McConnell too seems to conduct a dare, allowing his short yet vividly impressionistic novel to meander, advance, retreat and reverse. Expectation is all. At times its plot even threatens to implode. Our protagonist and narrator needs to move a stack of coin around and out of a port city undergoing a revolution. To do so, he can call on few to assist. One ready recourse, however, is a young, somewhat worldly sailor, Topher, whom he not only learns to trust, but comes to be infatuated by. The boy, however, interprets the travails found in the novel as a personal learning curve, and presses the narrator to acknowledge the profound moral implications of what they have done.
To describe The Silver Hearted in terms of story, however, is to do it a disservice. Because of its seafaring setting, it is easy to see why American critics made the comparison with Joseph Conrad. But, though Conrad – like Melville and so many other storytellers using the high seas – had something to say about male-male intimacies onboard (see Conrad’s story ‘The Secret Sharer’, described as ‘a simple tale’ by its protagonist, and with resonances for the reader of The Silver Hearted), he was hardly a writer who embraced the vicissitudes of human desire. In this sense, McConnell proves nothing like the more immediate candidates for inspiration; he is, instead, very much our contemporary, and his narrator emotes, thinks, argues with himself… but above all, he desires. In a sense, he is introduced in a state of desire, and the state never leaves him. The novel ends impressionistically, with him registering on a galleon ship ‘the wonderful expressions of concentration on the handsome faces of the men.’ The title of the novel itself pays a sort of tribute to the dominance of this state of longing.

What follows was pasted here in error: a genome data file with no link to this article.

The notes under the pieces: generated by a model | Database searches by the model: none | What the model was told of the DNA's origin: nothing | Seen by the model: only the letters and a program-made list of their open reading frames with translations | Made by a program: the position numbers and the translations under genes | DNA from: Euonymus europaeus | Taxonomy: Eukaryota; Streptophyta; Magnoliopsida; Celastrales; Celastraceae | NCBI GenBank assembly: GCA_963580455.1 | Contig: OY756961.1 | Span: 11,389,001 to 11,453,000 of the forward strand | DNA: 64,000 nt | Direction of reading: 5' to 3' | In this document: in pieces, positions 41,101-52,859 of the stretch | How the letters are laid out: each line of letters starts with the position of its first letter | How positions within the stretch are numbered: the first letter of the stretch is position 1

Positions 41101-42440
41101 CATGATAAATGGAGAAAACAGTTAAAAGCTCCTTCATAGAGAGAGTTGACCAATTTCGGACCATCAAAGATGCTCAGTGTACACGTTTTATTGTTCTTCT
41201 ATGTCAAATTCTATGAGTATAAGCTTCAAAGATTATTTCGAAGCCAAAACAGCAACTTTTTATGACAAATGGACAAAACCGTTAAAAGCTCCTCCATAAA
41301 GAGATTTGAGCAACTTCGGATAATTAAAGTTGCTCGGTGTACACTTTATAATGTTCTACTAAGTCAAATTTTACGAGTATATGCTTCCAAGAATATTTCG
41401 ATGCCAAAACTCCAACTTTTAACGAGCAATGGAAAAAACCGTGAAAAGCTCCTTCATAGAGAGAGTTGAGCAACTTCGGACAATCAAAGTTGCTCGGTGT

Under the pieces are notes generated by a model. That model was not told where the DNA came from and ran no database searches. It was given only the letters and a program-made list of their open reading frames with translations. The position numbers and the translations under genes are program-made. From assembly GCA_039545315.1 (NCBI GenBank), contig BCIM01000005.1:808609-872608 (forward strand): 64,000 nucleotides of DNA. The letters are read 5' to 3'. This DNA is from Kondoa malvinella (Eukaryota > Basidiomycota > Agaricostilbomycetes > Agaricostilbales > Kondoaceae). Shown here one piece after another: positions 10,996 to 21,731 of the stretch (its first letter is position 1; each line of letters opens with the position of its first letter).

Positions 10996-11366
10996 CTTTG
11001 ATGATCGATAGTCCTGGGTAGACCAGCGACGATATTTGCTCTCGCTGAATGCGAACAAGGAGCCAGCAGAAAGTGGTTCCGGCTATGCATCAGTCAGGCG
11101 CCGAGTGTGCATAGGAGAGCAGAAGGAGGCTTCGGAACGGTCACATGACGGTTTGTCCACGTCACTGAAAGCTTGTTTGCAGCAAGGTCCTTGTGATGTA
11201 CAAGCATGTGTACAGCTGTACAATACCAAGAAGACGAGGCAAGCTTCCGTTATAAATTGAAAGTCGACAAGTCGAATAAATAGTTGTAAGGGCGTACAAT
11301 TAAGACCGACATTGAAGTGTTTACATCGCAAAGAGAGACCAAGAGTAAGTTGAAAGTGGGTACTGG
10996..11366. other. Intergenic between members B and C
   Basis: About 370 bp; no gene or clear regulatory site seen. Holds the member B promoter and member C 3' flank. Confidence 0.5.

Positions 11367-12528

It is truly a novel of atmosphere, and, in conveying atmosphere, McConnell proves a supreme stylist. Take, for example, the deliberate, sustained imprecision with which his narrator records what he perceives of the ethnic minority of “Mandarins”: